With rain dripping from his soaked, disheveled hair, Vikings head coach Jerry Glanville stood in front of the Portland State locker room wearing a long solemn face that completely epitomized the 48-9 loss his team had just suffered to Washington State. Glanville shook his head when he spoke about his team’s performance on the road.
With rain dripping from his soaked, disheveled hair, Vikings head coach Jerry Glanville stood in front of the Portland State locker room wearing a long solemn face that completely epitomized the 48-9 loss his team had just suffered to Washington State.
Glanville shook his head when he spoke about his team’s performance on the road.
He said the Vikings had not executed and were not even running the right plays. He blamed himself. And he talked about how playing Football Bowl Subdivision teams would become a regular occurrence for Portland State over the coming years.
The one thing Glanville did not do is smile. Not once. Not even for a split second.
This is because Glanville knew he had more to fix then merely a couple trivial mistakes. He knew it was much worse than that.
“We absolutely did not do anything we practiced for a half,” Glanville said. “The correction period will probably be a lot longer than it has ever been.”
Despite the blowout loss and his team’s lackluster performance, Glanville strongly believes the Vikings gained something Saturday: a lesson, which they will ponder on their seven-hour bus ride back to Portland.
“I think we learned a lesson that won’t help the seniors that are leaving but I think it will help all those young kids that played,” Glanville said. “You can’t let the theater be bigger than the play.”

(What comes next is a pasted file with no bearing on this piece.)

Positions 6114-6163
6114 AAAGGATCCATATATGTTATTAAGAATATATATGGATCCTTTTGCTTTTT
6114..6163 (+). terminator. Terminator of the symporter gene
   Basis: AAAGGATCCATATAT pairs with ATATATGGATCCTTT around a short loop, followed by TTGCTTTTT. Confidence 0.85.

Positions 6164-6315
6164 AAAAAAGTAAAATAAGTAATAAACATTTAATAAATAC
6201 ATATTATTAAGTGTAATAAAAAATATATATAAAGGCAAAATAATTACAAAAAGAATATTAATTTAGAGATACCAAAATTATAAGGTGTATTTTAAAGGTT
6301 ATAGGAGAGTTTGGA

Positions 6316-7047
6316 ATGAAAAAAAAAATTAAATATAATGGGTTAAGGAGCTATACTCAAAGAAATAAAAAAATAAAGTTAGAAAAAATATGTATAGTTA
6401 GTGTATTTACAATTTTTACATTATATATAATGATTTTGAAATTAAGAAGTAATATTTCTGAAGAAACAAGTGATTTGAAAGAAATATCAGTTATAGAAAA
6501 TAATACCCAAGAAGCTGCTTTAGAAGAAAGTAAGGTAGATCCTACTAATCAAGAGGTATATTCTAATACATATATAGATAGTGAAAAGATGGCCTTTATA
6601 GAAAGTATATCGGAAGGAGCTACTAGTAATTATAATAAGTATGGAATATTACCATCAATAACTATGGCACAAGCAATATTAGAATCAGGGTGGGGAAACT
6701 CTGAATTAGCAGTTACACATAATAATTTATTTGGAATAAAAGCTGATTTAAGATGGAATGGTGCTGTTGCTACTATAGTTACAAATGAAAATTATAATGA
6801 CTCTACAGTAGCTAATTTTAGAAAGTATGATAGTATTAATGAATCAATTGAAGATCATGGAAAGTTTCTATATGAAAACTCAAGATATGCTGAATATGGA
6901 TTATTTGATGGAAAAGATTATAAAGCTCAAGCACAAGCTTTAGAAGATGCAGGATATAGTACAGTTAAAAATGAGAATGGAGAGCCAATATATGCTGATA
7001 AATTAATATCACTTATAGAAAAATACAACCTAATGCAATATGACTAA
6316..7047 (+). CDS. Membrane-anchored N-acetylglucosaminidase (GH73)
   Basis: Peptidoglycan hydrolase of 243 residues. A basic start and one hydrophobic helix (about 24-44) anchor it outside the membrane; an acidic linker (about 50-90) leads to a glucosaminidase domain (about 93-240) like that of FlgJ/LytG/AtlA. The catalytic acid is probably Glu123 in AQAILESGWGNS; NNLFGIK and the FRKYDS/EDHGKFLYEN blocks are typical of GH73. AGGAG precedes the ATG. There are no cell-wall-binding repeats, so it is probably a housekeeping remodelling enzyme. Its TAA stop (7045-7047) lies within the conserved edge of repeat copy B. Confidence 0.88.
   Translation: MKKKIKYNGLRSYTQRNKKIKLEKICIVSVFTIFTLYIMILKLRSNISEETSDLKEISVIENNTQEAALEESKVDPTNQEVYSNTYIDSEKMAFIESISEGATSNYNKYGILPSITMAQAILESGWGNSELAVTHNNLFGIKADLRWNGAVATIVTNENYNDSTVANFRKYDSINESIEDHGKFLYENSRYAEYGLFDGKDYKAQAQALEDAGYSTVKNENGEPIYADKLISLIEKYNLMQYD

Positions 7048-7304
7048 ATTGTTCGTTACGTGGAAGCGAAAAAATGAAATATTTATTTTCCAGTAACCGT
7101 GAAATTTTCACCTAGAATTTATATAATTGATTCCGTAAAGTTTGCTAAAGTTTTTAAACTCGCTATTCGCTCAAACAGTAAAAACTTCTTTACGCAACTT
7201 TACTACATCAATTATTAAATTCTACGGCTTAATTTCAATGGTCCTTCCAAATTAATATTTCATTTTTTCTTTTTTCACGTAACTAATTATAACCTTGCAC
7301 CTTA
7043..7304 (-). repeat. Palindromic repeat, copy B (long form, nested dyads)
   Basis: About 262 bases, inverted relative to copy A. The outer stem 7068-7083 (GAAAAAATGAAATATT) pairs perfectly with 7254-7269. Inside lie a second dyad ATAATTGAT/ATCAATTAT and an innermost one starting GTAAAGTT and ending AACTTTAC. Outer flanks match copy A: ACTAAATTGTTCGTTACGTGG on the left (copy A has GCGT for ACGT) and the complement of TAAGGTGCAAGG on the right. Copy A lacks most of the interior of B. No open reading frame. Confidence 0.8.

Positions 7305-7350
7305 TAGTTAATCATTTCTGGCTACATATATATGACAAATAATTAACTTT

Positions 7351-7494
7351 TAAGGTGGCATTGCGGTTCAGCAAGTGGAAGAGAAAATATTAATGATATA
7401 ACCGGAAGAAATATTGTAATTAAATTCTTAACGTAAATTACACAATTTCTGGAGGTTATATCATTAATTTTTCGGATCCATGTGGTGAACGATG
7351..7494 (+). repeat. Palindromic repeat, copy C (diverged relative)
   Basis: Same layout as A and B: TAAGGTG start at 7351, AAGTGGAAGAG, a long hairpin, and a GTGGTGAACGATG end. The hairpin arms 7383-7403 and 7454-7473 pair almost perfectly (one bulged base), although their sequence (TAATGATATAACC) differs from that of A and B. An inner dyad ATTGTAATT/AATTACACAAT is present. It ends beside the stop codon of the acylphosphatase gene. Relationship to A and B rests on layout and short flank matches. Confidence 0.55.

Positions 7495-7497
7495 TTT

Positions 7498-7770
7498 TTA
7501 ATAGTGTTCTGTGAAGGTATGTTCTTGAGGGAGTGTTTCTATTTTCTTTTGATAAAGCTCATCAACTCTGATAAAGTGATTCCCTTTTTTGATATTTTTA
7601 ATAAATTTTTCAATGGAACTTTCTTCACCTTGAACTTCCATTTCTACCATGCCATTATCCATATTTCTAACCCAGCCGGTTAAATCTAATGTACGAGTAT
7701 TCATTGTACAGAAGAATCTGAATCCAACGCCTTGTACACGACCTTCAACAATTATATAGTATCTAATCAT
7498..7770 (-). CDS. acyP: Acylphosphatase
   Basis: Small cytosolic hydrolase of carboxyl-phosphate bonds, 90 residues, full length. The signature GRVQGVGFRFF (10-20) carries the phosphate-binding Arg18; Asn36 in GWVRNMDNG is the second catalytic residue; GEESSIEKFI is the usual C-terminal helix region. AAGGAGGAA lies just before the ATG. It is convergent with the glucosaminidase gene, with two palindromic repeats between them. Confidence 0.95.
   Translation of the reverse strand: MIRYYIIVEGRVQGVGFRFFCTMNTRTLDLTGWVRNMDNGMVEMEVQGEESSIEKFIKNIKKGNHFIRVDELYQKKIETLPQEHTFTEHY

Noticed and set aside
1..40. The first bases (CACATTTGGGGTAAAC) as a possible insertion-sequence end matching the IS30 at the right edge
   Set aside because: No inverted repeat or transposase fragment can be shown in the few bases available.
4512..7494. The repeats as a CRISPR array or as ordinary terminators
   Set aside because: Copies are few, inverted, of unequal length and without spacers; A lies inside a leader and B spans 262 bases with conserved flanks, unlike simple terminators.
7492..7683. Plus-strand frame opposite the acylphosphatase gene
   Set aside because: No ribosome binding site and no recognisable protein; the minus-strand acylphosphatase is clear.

While sophomore quarterback Drew Hubel disagrees, Glanville felt playing against a Pac-10 opponent in front of a rather boisterous student section at Martin Stadium-and everything else that added to the game’s heightened feel-was too much for his team.
“I think we were overcome by where we were,” Glanville said of his team, which finished with 396 less total offensive yards than the Cougars.
From the outset, the Vikings looked far from polished. Hubel tossed an interception directly into the arms of Cougars linebacker Hallston Higgins’ chest on the first play from scrimmage. The miscue set up Washington State’s first touchdown.
And from there on the Vikings would begin a game of catch up that pervaded the remainder of the night, as the Portland State offense was having trouble scoring points and the defense was having trouble stopping the Cougars from scoring points.
Even though the Vikings were mired in that predicament, Portland State kept the game within reach heading into the third quarter, trailing by only a 17-3 margin at halftime.
But the Cougars came out determined in the second half and reeled off 24 straight points before Portland State finally found with end zone to make the score 41-9 late in the third quarter.
The score come on a touchdown pass to junior wide receiver Lavonte Kirven from junior quarterback Tygue Howland, who replaced the self-proclaimed ineffective Hubel about midway through the third quarter.
Following the game, Hubel said offensive coordinator Mouse Davis had yet to decide which of the quarterbacks will start against Sacramento State next Saturday.
“It’s frustrating. I hate letting the guys down,” said Hubel, who added that he felt the Cougars defense was about as physical as others he has faced. “Defensive players pretty much have the same mentality-kill the quarterback.”
For much of the second half, Portland State played its reserve players, which Glanville said gave them an opportunity to experience the atmosphere of competing against a Pac-10 team on the road.
“I wanted everyone to experience that,” Glanville said. “When you’re covered up with stink you be sure nobody gets on the plane that doesn’t have a little bit on them.”